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Re: Graiugenic languages (was: Re: Another phonological extreme...)

From:Raymond Brown <ray.brown@...>
Date:Saturday, July 29, 2000, 18:08
At 8:02 am +0200 24/7/00, BP Jonsson wrote:
>>Date: Thu, 20 Jul 2000 02:50:15 -0400 >>Reply-To: Muke Tever <realvinegar@...> >>I got to thinking about what the >>Romance languages would look like if they were Greek- instead of >>Latin-based. (Any conlangs like that around? ...) > >No, but it *is* a terriffic idea -- just what would be likely to happen in >Lucus (my alternate timeline). > >BTW, does anyone know anything about what (modern) Italiote Greek >looks/looked like? (I suppose that would be Ray, who is out capering in >the Continent...)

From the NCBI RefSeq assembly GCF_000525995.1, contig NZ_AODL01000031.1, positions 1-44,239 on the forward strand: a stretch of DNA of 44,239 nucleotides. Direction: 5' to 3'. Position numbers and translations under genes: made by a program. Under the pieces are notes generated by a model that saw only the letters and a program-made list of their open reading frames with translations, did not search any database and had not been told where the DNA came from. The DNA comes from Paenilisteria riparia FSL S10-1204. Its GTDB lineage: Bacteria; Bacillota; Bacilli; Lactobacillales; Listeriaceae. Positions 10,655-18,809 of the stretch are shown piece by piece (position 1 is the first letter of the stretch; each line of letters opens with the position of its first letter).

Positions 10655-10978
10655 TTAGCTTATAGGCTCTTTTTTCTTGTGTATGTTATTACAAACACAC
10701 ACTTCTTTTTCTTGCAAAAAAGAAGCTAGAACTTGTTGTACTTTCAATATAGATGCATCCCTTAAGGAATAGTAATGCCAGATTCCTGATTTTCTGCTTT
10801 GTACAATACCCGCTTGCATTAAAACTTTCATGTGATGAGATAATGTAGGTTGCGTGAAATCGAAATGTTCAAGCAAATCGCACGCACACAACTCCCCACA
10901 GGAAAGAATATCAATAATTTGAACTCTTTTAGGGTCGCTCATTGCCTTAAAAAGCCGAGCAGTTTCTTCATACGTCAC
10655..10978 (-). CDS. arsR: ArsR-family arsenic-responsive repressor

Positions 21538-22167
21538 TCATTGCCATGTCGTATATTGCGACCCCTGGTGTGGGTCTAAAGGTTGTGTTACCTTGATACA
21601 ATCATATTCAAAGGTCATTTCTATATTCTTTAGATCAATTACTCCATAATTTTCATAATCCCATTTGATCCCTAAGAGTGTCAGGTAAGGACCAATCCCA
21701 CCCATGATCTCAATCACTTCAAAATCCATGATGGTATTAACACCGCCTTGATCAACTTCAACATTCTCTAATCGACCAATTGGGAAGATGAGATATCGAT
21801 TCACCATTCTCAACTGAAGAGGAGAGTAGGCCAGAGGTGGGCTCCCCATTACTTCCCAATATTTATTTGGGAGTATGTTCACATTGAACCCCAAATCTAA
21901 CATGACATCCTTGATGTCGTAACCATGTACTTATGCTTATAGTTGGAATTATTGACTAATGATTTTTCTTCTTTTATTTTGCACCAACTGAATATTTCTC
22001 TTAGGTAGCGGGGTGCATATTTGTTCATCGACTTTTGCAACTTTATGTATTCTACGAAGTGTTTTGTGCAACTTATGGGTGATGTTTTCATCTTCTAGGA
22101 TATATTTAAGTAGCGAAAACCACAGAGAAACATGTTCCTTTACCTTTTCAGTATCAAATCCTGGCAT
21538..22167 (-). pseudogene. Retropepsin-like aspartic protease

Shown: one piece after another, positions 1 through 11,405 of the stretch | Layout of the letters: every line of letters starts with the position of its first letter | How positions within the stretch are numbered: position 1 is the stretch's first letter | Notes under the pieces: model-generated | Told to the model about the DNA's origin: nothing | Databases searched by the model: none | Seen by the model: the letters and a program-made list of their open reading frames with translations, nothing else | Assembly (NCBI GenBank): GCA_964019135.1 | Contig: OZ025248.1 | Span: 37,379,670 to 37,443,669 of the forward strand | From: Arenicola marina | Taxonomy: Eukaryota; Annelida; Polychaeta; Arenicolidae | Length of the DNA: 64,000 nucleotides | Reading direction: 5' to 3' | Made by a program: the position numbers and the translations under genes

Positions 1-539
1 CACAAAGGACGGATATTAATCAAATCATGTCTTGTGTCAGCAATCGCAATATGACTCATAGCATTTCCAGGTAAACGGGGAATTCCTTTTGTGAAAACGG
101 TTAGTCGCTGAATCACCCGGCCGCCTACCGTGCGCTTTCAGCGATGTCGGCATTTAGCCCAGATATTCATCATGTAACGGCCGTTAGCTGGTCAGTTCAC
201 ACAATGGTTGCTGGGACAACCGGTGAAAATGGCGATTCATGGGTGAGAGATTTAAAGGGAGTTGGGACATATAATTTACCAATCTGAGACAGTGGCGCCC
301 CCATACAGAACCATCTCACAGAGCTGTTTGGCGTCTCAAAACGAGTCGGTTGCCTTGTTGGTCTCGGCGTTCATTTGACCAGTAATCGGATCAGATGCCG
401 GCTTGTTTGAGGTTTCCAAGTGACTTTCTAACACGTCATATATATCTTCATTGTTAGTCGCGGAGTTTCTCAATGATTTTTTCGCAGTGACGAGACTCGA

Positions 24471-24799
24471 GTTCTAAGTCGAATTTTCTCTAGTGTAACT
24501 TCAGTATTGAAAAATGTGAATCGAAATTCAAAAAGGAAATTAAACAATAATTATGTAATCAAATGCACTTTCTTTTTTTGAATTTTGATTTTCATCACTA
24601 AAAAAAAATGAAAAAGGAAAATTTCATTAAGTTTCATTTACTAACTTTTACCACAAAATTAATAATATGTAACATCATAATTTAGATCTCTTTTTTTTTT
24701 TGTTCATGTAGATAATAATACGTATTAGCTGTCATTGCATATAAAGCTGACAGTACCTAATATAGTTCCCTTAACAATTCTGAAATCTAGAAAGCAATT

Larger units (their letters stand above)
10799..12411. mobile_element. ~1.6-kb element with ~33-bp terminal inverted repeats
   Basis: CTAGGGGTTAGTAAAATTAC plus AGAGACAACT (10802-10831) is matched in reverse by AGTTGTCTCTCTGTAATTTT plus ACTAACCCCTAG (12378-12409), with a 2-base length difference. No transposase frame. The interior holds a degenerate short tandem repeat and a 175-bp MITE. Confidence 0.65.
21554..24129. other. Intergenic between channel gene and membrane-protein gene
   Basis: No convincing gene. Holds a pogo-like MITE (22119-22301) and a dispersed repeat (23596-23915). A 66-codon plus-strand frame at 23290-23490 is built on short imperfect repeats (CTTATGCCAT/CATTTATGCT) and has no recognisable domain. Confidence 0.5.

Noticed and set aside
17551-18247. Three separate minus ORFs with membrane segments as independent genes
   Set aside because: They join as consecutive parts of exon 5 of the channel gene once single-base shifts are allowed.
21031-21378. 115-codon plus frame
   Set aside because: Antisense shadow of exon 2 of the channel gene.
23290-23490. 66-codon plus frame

Just finished - capering to Berlin, then onto Poland capering Wrocl~aw, Kraków & Zakopane (tho the visit to Auschwitz while staying in Kraków was certainly not a caper), on through Slovakia to Budapest in Hungary, then to Prague and, via the fammous brwery at Plzen˜ (Pilsen), home to the UK - all in 13 days! Am now recovering :) As I'll be disappearing to south Wales for a few days, my Conlang account is still set to NOMAIL until the 8th August. For those wondering how I got this one, you'll see the Philip sent it to me hoping, presumably & correctly, that I might take a peek sometime between caping round central Europe & visiting the family in Wales. I'm afraid I can't give much info on modern Italiote Greek. And, possibly, you've already been given info which surpasses my meager efforts. FWIW all I know is: - it was once spoken by the peasantry over many parts of southern Italy but is/was now confined to two small enclaves - one around the Otranto area in the "heel" of Italy and the other in the "toe" around Bova & Calabria; - it was descended from the vernacular of Graeca Magna (i.e. southern Italy) of the late Roman Empire; this was probably a regional variety of Koine with heavy dialect coloring; - this community was isolated from the rest of the Hellenic world from the death of Theodosius in 395 except for brief reintegrations with the Byzantine world; - k (kappa) is palatized before front vowels (like Italian c); - double lambda has become /dd/ and double consonants of the ancient language are retained; - the 3rd person plural ending -ousi is retained (unlike Modern Greek which has -oun); - the old feminine plural definite articles ai (nom), tas (acc) survived in the Otranto area; - many ancient words which have disappeared from the language of mainland Greek, survived in southern Italy - but, alas, I have no list of examples. The guy who, it seems, has written most on modern Italiote Greek is G. Rohlfs; unfortunately I have none of his books and I don't know if English versions are available of any of them. The ones I know of are: Griechen und Romanen in Unteritalien, Munich, 1924 Etymologisches Wörterbuch der unteritalienischen Gräzität, Halle, 1930 Scavi linguistici nella Magna Grecia, Rome, 1933 Historische Grammatik der unteritalienischen Gräzität, Munich, 1950 Neue Beiträge zur Kenntnis der unteritalienischen Gräzität, Munich, 1962 One could also try: L'origine des dialectes néo-grecs de l'Italie méridionale, S. Caratzas, Paris, 1958 Sorry I can't be more helpful. Bonne chance! Ray. ========================================= A mind which thinks at its own expense will always interfere with language. [J.G. Hamann 1760] =========================================